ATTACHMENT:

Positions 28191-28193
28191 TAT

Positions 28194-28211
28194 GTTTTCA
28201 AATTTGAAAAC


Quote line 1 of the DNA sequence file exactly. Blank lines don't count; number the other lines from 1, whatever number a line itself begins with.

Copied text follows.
Positions 28191-28193